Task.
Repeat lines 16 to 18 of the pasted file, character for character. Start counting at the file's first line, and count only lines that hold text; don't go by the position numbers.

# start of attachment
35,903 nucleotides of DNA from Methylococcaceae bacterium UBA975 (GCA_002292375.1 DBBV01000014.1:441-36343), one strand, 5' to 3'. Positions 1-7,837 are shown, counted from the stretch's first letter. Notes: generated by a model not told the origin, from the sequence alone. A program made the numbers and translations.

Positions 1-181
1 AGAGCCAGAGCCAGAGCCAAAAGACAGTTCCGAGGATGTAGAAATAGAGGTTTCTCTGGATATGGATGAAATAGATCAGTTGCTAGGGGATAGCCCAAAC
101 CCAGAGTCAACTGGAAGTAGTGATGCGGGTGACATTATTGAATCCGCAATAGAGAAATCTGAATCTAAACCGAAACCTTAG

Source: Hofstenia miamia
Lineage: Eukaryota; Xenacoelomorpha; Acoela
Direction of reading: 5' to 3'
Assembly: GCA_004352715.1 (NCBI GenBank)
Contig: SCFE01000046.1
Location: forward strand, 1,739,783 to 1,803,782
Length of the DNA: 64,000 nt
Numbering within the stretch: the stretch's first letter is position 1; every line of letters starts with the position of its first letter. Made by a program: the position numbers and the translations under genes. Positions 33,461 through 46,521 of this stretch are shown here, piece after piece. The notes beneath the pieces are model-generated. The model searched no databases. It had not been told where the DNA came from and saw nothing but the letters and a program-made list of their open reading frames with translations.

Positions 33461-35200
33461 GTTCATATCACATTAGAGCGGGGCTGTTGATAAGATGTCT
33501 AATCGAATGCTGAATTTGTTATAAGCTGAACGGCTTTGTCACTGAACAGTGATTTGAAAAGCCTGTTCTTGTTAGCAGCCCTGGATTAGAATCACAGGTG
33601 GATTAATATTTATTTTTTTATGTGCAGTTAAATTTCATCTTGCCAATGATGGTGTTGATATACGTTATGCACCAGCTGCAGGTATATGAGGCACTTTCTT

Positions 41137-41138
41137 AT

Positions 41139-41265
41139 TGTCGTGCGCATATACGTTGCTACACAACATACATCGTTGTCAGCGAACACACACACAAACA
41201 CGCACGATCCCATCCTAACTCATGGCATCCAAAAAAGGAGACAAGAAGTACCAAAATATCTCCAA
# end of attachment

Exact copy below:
33601 GATTAATATTTATTTTTTTATGTGCAGTTAAATTTCATCTTGCCAATGATGGTGTTGATATACGTTATGCACCAGCTGCAGGTATATGAGGCACTTTCTT

Positions 41137-41138
41137 AT